// Import the following in your component
import {
  required,  
  maxValue,
  helpers, // Helpers provides access to the message customisation
} from "@vuelidate/validators";

...

// Add the following validation rule
priceInCents: {
          required,
          maxValue: helpers.withMessage("Price cannot be more than $1000.00" , maxValue(100000)),
        },

With the new rule in place the error is much more useful:

While it doesn’t seem to show up on Google too well this functionality is documented by Vuelidate on the following page: https://vuelidate-next.netlify.app/custom_validators.html#custom-error-messages

Create a pre-signed upload url for AWS S3 using Golang

Hi everyone,

This is just a quick post on how to create a pre-signed upload url for AWS S3 using Golang.

The generate the presigned url, you’ll need something like the following:

package main

import (
	"fmt"
	"github.com/joho/godotenv"
	log "github.com/sirupsen/logrus"
	"os"
	"time"

	"github.com/aws/aws-sdk-go/aws"
	"github.com/aws/aws-sdk-go/aws/session"
	"github.com/aws/aws-sdk-go/service/s3"
)

func main() {

	// Load env vars
	err := godotenv.Load(".env")
	if err != nil {
		log.Fatalf("Error loading .env file: %v", err)
	}

	// Load the bucket name
	s3Bucket := os.Getenv("S3_BUCKET")
	if s3Bucket == "" {
		log.Fatal("an s3 bucket was unable to be loaded from env vars")
	}

	// Prepare the S3 request so a signature can be generated
	svc := s3.New(session.New())
	r, _ := svc.PutObjectRequest(&s3.PutObjectInput{
		Bucket: aws.String(s3Bucket),
		Key:    aws.String("test-file.jpg"),
	})

	// Create the pre-signed url with an expiry
	url, err := r.Presign(15 * time.Minute)
	if err != nil {
		fmt.Println("Failed to generate a pre-signed url: ", err)
		return
	}

	// Display the pre-signed url
	fmt.Println("Pre-signed URL", url)
}

Note that we’re using godotenv to load AWS environment variables containing a few AWS keys. You can get godotenv by running the following:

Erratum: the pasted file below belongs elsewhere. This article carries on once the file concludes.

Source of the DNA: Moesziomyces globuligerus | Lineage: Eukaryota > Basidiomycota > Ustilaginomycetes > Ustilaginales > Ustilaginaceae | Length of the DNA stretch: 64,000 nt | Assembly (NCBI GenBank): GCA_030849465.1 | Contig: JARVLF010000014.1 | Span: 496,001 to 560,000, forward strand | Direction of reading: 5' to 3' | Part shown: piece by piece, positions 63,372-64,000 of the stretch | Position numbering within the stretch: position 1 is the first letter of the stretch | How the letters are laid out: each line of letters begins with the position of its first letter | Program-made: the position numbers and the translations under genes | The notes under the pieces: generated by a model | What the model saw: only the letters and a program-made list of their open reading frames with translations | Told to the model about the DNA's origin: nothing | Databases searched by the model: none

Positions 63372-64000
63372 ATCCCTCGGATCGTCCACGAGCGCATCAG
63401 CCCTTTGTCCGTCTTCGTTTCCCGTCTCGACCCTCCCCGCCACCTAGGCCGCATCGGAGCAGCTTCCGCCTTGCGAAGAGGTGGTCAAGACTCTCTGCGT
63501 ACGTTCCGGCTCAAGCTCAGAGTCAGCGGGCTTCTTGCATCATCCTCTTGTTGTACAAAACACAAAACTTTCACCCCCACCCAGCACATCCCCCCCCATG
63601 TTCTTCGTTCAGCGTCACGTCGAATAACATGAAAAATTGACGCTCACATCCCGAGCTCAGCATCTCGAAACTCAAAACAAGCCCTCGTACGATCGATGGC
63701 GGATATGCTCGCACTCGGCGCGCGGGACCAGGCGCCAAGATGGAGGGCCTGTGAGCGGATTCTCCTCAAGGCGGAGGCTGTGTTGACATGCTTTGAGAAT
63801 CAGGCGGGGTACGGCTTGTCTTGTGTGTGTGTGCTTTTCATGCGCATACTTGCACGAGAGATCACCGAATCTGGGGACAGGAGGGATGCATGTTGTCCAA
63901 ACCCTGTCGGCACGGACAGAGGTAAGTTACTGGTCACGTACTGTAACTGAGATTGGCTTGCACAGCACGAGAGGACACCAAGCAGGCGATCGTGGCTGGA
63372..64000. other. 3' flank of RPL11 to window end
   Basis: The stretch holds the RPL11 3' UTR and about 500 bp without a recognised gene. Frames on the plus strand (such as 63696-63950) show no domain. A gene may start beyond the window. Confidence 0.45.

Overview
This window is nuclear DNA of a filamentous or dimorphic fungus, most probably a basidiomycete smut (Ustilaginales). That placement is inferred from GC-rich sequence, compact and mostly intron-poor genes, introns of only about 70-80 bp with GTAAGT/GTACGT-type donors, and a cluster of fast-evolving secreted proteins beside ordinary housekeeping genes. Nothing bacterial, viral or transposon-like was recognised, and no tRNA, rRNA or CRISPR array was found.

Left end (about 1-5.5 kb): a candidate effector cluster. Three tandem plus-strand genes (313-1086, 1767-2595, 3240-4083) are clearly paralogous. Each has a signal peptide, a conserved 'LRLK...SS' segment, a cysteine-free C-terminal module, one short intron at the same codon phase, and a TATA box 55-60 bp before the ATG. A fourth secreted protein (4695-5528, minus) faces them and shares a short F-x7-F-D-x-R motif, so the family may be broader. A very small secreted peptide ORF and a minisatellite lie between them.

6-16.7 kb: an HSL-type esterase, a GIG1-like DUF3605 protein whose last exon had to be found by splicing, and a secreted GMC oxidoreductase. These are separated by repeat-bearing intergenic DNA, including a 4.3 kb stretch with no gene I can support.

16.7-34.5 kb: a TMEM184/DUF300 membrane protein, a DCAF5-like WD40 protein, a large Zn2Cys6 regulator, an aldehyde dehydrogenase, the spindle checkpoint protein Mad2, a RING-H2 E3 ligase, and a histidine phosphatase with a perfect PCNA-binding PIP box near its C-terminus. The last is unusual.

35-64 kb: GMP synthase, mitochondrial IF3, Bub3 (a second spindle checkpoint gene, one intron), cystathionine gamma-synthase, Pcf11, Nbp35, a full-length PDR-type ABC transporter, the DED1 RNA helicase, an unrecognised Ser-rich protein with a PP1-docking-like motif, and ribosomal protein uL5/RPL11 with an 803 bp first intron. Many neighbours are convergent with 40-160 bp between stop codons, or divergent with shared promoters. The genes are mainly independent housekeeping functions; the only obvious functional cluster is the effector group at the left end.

go get github.com/joho/godotenv

I then have a file called “.env” sitting in the root of my working directory:

S3_BUCKET=<YOUR_BUCKET_NAME>
AWS_ACCESS_KEY_ID=<YOUR_AWS_ACCESS_KEY_ID>
AWS_SECRET_ACCESS_KEY=<YOUR_AWS_SECRET_ACCESS_KEY>
AWS_REGION=<YOUR_AWS_REGION>

Once you’ve got all of that setup you can run the script, it should output a link in your console window similar to the following:

Pre-signed URL https://YOUR_BUCKET.s3.YOUR_REGION.amazonaws.com/test-file.jpg?X-Amz-Algorithm=AWS4-HMAC-SHA256&X-Amz-Credential=CREDS&X-Amz-Date=20210717T073809Z&X-Amz-Expires=900&X-Amz-SignedHeaders=host&X-Amz-Signature=GENERATED_SIG

To test the url you can use something like Postman with the following configuration:

Simply pasting the url into the path should populate the headers for you. As for the body, select “binary” and browse for an image. When you’re ready, click “Send”.

You should get a 200 OK response and now be able to see your uploaded image in your destination bucket. Unless you’ve changed the key it should be under the name “test-file.jpg”.

One of the main advantages of using a pre-signed url is that it allows you to upload images directly to AWS and bypass your backend server completely. You can also use it to sign image retrievals. This allows you to give the links a limited life-span – great for preventing hot-linking.

Thanks to the following GitHub post for pointing me in the right direction: https://github.com/aws/aws-sdk-go/issues/467#issuecomment-171468806